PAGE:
About two years ago there was a a political flap about something called "climate sensitivity." Roughly speaking, this is how much global temperature will increase given a certain quantity of greenhouse gas emissions. A low sensitivity means it takes relatively more emissions to increase temperatures, a high sensitivity means the opposite.

Back then, there was a lot of talk about the global warming "pause," since the rise in atmospheric temperatures seemed to have slowed, suggesting that sensitivity might be lower than previously thought. Conservative and centrist writers like Will Wilkinson, Ross Douthat, and Clive Crook seized on this as evidence that climate hawks were mistaken, and that the case for climate policy had been dramatically weakened.

Their analysis was obviously flawed, an error that has only become more glaring after 2014 was measured as the warmest year on record, and with 2015 looking set to beat it handily. Yet there is another reason to return to climate sensitivity, brought up in a recent paper in Geophysical Research Letters. The paper's authors ask: What if there are hidden time bombs in the way that climate sensitivity works? The answer should inform how we think about climate risks.

The paper, by Jonah Bloch-Johnson, Raymond T. Pierrehumbert, and Dorian S. Abbot, is about nonlinear feedbacks. That's not as complicated as it sounds. Most climate models assume that climate sensitivity is linear — that is, temperature will always move proportionally to the greenhouse gases added. In a linear model, if the carbon dioxide concentration doubles, then the temperature would increase by twice some constant.

However, it could be that sensitivity is not linear — meaning the temperature response to a given change in greenhouse gases could be more than simply proportional (or less). Essentially, the authors assume climate sensitivity has a quadratic factor, and imagine what happens:

-ΔF = λΔT + αΔT2

Don't worry about the overall equation, the αΔT2 is the important part. It's basically a fudge factor for the actual nonlinear mechanisms, such as water vapor, and T stands for temperature. Depending on the α, it could seriously change the overall climate behavior. As greenhouse gas concentrations increase, a negative α would make the sensitivity smaller, while a positive one would make it larger.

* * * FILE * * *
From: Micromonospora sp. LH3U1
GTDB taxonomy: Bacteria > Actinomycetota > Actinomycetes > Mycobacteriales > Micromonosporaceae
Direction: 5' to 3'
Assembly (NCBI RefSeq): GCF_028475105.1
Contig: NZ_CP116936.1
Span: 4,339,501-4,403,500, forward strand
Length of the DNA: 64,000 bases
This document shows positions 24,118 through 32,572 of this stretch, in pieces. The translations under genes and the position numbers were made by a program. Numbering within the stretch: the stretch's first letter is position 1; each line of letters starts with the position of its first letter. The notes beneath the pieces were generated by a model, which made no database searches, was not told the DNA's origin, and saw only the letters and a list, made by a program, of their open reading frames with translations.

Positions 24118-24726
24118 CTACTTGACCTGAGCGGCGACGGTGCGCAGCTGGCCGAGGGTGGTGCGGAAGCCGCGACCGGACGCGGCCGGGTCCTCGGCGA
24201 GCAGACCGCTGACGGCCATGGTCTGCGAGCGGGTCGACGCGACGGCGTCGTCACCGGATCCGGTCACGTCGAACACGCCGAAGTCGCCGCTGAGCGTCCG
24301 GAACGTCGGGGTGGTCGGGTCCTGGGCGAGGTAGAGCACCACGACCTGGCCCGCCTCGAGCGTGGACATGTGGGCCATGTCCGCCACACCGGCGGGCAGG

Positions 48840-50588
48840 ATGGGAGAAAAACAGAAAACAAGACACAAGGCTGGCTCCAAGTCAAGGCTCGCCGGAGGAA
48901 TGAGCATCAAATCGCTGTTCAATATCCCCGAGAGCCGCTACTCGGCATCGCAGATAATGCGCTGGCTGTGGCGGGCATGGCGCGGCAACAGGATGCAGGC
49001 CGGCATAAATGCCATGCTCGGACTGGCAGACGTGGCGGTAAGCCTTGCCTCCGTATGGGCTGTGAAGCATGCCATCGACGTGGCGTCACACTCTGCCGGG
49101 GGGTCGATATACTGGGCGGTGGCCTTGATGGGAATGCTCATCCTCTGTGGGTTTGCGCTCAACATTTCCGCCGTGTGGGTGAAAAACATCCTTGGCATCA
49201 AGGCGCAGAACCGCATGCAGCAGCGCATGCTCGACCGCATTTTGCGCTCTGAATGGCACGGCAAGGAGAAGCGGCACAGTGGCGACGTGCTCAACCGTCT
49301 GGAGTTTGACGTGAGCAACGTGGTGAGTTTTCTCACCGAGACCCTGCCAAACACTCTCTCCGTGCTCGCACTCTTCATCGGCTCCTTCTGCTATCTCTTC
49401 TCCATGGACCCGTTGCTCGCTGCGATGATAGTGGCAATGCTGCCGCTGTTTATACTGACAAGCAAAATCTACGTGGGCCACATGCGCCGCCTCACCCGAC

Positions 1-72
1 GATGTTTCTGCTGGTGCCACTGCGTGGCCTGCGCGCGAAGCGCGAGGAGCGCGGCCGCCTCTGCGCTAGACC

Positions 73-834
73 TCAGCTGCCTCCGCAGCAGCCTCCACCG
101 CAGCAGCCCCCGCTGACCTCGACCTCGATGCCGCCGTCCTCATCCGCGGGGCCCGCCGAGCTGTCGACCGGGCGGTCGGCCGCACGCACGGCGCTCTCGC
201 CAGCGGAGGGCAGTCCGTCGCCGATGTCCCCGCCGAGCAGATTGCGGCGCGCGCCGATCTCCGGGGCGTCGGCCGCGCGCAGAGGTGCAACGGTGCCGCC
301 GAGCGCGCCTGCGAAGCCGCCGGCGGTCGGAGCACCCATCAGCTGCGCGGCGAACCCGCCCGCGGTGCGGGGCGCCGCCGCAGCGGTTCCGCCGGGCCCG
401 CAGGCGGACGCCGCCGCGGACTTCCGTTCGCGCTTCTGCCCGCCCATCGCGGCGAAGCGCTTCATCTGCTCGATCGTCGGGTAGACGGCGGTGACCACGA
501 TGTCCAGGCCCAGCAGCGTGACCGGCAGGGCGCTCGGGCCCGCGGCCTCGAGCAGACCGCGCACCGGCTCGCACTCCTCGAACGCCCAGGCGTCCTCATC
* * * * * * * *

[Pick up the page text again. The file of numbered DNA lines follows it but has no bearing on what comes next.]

It's important to note that nonlinearity wouldn't be visible until we have a lot more data on temperature increases. Just like how y=x2 looks pretty straight between x=0 and x=1, any nonlinear factor wouldn't be visible for years, when the curve will start bending.

So why does this matter, if we can't even measure nonlinearity yet? It's true, if this were an anodyne scientific topic — the mating behavior of frogs or something — then it wouldn't be of much import to society or politicians. However, this could potentially be of great importance, since extreme climate change poses a huge threat to world society.

It matters because a large positive α would be an absolute catastrophe. If we're assuming that sensitivity is linear, and therefore that we have a certain amount of running room to emit carbon dioxide before we hit the danger zone, a large α would mean that some or all of that running room is an illusion. We'd go on emitting, and then we'd discover that temperature was increasing much faster than we thought it would.

In other words, this is about risk management. The possibility of nonlinear feedbacks means we should raise our estimate of the likelihood of catastrophic climate change somewhat, and plan accordingly. Even when a great danger is unlikely, it's still worth taking steps to avoid it.